REESEVILLE — A local company is looking to include more businesses in its employee carpool initiative.
Specialty Cheese Company, 430 N. Main St., Reeseville, has partnered with Dodge County to pilot a ride-sharing program for its employees that started in February. The program is sponsored by a grant from Easter Seals, a nonprofit that does work for people with disabilities.
The program is targeted toward people who would otherwise have difficulty getting to work in rural areas because they don’t have access to a car or don’t have a driver’s license.
“Let’s be clear; these are people who have been disadvantaged,” said Paul Scharfman, the president of Specialty Cheese.
He said the company began looking into the issue of people struggling to get to work and found that the main problem was transportation.
“At some point a few years ago, my wife and I said, ‘This is getting ugly. We can’t get people,’” he said. While looking into options, ride sharing emerged as the most feasible.
The county supported the idea, particularly as a way to ensure that people without licenses were not driving.
Scharfman envisions the expansion of the program to include other businesses as a cooperative, where businesses would pay based on their usage.
About 20 percent of the cheese company’s employees take advantage of the service, including several new employees. Workers from Beaver Dam pay $6 for a round trip, while the company also subsidizes part of the cost. The service draws workers from as far away as Watertown and Fond du Lac.
“It’s also been really helpful for our management to have this sort of fail-safe for our staff where if someone calls us and says, ‘I can’t get to work because of x, y and z reason,’” said Harley Lemkuil, the service’s program manager. “The manager says, ‘That’s not an excuse; call Harley. You can come in, you’re all good you’ll be taken care of. Call us.’”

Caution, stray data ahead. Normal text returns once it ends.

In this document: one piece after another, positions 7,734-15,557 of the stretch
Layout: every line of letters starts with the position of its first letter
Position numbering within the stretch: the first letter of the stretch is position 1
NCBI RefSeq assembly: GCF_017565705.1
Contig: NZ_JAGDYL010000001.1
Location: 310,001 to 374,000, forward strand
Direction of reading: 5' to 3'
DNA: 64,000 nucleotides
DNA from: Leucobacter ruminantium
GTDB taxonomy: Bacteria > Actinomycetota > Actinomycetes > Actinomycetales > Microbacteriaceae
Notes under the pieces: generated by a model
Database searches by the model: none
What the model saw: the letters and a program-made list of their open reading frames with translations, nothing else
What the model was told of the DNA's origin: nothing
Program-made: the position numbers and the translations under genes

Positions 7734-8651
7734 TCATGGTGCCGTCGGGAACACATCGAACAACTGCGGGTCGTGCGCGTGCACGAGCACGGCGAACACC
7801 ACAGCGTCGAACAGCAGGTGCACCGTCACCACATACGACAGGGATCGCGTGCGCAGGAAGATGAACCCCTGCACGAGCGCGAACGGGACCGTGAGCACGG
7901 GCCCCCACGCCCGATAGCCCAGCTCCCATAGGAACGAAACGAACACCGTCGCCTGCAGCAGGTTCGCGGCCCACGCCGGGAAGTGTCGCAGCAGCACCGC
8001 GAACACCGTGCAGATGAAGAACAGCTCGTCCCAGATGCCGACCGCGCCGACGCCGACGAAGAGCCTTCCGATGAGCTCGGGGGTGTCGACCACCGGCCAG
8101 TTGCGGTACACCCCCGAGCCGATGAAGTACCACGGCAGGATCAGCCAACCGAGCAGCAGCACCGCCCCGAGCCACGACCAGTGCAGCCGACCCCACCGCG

The drivers include two Specialty Cheese employees and community members who may be of retirement age or have driven for a living. Scharfman and Lemkuil said the drivers are looking to get more miles and hours. Because of the driving schedule and responsibilities, it can be difficult for drivers to otherwise work another job.
Drivers get paid $1 per mile. They are not driving full-time. They obtain commercial driving insurance and are liable for any accidents.
Lemkuil said two interesting things that have come up in piloting the program are that employees who can drive still like to use it in the winter to avoid the ice, and that many of those who benefit are women from households with only one car.